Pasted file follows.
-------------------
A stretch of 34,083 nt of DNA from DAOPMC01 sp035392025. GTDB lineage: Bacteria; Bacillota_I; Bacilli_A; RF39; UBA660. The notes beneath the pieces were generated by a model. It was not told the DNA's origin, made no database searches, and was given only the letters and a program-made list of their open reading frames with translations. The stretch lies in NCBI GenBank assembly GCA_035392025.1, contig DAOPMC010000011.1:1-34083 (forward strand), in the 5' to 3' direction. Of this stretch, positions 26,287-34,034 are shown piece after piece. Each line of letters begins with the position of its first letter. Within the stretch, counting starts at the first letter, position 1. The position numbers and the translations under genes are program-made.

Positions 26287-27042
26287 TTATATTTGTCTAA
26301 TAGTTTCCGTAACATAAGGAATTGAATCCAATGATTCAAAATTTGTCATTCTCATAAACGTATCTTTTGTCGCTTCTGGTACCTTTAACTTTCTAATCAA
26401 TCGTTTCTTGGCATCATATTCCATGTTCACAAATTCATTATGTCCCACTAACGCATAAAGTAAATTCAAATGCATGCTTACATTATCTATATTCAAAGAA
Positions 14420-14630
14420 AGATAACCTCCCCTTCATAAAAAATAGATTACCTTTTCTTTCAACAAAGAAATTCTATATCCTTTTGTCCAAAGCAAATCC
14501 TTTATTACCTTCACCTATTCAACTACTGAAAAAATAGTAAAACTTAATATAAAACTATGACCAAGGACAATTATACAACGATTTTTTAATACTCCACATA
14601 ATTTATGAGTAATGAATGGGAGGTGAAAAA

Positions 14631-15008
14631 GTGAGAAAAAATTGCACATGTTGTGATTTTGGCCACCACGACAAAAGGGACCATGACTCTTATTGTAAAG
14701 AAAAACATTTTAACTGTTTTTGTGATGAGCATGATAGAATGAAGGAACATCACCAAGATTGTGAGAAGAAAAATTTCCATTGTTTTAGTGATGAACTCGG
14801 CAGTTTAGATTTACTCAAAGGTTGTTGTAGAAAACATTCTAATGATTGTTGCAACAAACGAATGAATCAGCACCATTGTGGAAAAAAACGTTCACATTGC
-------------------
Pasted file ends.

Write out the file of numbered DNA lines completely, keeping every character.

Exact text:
A stretch of 34,083 nt of DNA from DAOPMC01 sp035392025. GTDB lineage: Bacteria; Bacillota_I; Bacilli_A; RF39; UBA660. The notes beneath the pieces were generated by a model. It was not told the DNA's origin, made no database searches, and was given only the letters and a program-made list of their open reading frames with translations. The stretch lies in NCBI GenBank assembly GCA_035392025.1, contig DAOPMC010000011.1:1-34083 (forward strand), in the 5' to 3' direction. Of this stretch, positions 26,287-34,034 are shown piece after piece. Each line of letters begins with the position of its first letter. Within the stretch, counting starts at the first letter, position 1. The position numbers and the translations under genes are program-made.

Positions 26287-27042
26287 TTATATTTGTCTAA
26301 TAGTTTCCGTAACATAAGGAATTGAATCCAATGATTCAAAATTTGTCATTCTCATAAACGTATCTTTTGTCGCTTCTGGTACCTTTAACTTTCTAATCAA
26401 TCGTTTCTTGGCATCATATTCCATGTTCACAAATTCATTATGTCCCACTAACGCATAAAGTAAATTCAAATGCATGCTTACATTATCTATATTCAAAGAA
Positions 14420-14630
14420 AGATAACCTCCCCTTCATAAAAAATAGATTACCTTTTCTTTCAACAAAGAAATTCTATATCCTTTTGTCCAAAGCAAATCC
14501 TTTATTACCTTCACCTATTCAACTACTGAAAAAATAGTAAAACTTAATATAAAACTATGACCAAGGACAATTATACAACGATTTTTTAATACTCCACATA
14601 ATTTATGAGTAATGAATGGGAGGTGAAAAA

Positions 14631-15008
14631 GTGAGAAAAAATTGCACATGTTGTGATTTTGGCCACCACGACAAAAGGGACCATGACTCTTATTGTAAAG
14701 AAAAACATTTTAACTGTTTTTGTGATGAGCATGATAGAATGAAGGAACATCACCAAGATTGTGAGAAGAAAAATTTCCATTGTTTTAGTGATGAACTCGG
14801 CAGTTTAGATTTACTCAAAGGTTGTTGTAGAAAACATTCTAATGATTGTTGCAACAAACGAATGAATCAGCACCATTGTGGAAAAAAACGTTCACATTGC